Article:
Track your spending. Review your expenses. Keep a budget. These are the fundamental aspects of straightening out any money messes you may have gotten into and making your money goals happen. And for good reason. They work! But what if, just like rules, budgets are meant to be broken at times? How would you know?
Two nights ago, I went on Facebook. Not for my blog, but real life, MLM-riddled Facebook. There was a notification waiting for me: You have not updated your timeline in six weeks. Funny. I swear it’s been longer. Aside from sharing an ultrasound photo back in January, I pretty much steer clear of this platform.
As I scrolled through my feed, though, something caught my eye. It was a link to a new GoFundMe account, and a relative of a close friend from college was staring back at me. In the midst of planning her wedding, she’s just been diagnosed with cancer. Though she has insurance, it’s no match from some of the bills. Like the wig she wants to wear on her wedding day that will cost hundreds, if not thousands of dollars. Instinctively, I went to click the “Donate Now” button, only to realize we’ve already maxed out our gifting budget for the month.
What in the actual hell is the matter with me?
There. You were thinking it, so I’ll say it.
I actually backed out of making a donation because I was worried about how my spreadsheet would look at the end of the month. I justified it away by telling myself that it would be the first donation we made in July. And then I came to my senses.
Budgets are meant to help us be smarter with our money, and sometimes they’re most definitely made to be broken. Here’s my personal checklist for knowing if it’s actually time to sabotage the spreadsheet.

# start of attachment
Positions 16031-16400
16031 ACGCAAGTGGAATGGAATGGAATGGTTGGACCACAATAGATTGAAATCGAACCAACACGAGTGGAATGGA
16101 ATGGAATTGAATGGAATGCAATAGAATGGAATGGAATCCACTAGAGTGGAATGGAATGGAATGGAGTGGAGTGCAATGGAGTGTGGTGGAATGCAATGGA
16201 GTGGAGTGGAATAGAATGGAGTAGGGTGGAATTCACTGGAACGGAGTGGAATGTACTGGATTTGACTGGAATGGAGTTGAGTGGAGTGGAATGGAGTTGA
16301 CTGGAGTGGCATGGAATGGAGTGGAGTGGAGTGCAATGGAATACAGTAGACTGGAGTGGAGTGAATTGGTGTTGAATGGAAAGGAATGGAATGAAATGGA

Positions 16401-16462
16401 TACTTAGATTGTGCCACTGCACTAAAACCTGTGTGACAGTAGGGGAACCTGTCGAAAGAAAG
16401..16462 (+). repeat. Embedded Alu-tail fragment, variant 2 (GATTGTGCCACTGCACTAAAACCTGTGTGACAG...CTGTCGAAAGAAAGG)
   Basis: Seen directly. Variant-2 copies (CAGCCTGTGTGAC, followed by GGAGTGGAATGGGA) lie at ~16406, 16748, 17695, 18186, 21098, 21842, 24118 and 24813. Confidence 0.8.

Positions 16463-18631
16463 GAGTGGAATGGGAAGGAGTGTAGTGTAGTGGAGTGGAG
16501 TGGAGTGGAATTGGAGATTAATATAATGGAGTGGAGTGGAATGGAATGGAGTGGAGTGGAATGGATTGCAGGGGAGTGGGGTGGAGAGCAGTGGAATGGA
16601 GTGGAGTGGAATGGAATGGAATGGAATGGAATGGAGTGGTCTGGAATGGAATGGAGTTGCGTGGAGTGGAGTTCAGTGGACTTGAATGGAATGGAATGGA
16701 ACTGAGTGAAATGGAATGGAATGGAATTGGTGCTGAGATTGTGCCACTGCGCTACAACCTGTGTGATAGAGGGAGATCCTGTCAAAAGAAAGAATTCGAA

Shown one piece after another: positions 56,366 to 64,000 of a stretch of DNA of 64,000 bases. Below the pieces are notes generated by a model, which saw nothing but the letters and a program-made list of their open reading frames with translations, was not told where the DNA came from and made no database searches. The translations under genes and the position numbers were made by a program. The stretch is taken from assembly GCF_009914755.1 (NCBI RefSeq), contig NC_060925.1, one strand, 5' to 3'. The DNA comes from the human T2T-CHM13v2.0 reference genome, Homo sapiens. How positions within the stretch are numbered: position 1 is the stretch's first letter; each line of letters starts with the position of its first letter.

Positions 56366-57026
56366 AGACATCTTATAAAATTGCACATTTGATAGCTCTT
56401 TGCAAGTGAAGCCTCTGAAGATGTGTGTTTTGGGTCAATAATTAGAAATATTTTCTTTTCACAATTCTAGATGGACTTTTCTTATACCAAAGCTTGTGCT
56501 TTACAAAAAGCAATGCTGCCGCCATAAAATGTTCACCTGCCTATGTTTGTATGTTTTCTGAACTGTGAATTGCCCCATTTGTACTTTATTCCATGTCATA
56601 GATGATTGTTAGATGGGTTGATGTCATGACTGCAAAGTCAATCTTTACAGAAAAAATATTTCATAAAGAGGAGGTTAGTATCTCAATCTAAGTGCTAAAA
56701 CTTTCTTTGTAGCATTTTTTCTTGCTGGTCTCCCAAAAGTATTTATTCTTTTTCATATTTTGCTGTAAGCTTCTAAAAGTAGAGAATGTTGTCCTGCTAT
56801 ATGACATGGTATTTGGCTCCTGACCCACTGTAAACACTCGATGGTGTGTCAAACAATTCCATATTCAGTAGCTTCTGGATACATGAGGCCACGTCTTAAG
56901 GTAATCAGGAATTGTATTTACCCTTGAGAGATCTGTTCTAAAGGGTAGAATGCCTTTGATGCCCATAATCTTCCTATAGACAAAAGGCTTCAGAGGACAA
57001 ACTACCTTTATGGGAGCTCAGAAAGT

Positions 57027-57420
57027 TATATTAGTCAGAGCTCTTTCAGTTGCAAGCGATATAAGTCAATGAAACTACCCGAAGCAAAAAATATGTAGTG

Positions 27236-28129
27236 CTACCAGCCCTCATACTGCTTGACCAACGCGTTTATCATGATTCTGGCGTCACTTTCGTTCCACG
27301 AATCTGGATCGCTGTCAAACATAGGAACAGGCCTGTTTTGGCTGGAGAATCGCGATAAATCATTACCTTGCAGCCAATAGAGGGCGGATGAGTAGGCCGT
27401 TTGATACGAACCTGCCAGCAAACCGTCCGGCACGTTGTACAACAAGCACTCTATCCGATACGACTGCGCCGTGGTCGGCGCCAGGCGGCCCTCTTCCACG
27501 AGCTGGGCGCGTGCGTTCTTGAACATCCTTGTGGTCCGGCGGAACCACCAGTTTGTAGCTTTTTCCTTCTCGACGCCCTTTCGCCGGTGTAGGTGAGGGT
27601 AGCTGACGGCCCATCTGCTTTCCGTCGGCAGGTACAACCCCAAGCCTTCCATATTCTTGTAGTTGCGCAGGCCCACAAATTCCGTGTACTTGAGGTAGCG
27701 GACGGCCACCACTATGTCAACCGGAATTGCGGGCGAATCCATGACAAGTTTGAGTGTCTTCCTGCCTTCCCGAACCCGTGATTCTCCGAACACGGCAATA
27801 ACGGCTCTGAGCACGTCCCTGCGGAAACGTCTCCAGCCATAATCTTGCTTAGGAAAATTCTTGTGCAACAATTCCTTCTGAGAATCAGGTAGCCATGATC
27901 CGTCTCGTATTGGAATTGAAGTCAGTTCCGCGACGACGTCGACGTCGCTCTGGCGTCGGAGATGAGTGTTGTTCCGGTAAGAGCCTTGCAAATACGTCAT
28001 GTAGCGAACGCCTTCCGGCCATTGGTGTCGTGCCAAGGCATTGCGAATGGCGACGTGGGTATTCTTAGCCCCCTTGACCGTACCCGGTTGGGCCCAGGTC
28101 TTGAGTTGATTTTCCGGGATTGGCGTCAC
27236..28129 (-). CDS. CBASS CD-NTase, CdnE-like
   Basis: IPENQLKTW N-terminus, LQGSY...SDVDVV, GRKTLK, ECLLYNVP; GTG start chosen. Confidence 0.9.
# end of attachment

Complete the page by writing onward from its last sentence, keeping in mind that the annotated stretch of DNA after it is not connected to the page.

- Can you spend this money without tapping into your emergency fund or other dedicated accounts? Do not sacrifice your financial security on a whim. You should make every effort to preserve these funds.
- Would you spend the money at a later date? If this is a spur of the moment expense, think about how you would feel in another day or week or month. Sleep on the spending for a night or two if you can.
- Is there a timetable tied to the expense? No, I’m not talking about clever email subject lines that have you convinced the only time something at Old Navy will be 60% off is right.this.instant. Sales come and go and come again. But if there truly is a limit to when this spending can happen, it might be time to pony up.
- Would you be content to spend the money if no one knew? No admirers to ogle your new purchase. No high fives for scoring a screaming deal. No rounds of applause to commend your charitable giving. If no one knows, would you still spend the money?
- Would you be content to spend the money if everyone knew? It’s always important to test the flip side. If you had to tell everyone that you busted your budget for another pair of shoes, would you still buy them?
- Is there a way to achieve a similar outcome without spending? Borrow, swap, trade, create, or even regift. But if none of those strategies solve anything, it might be time to spend.
If you’re looking to treat this like a Cosmo quiz, the secret to knowing that it is time to breakyour budget is five yes answers in a row followed up by a no.
And if you want to know if personal finance has turned me into the ultimate cheapskate or has forced me to channel my inner Scrooge, I can assure that it has not. Charitable giving is something that I’ll always be passionate about. Let’s face it. If we can’t spend on our passions, maybe there’s no point in spending at all.
So Tell Me…How do you know it’s time to bust your budget?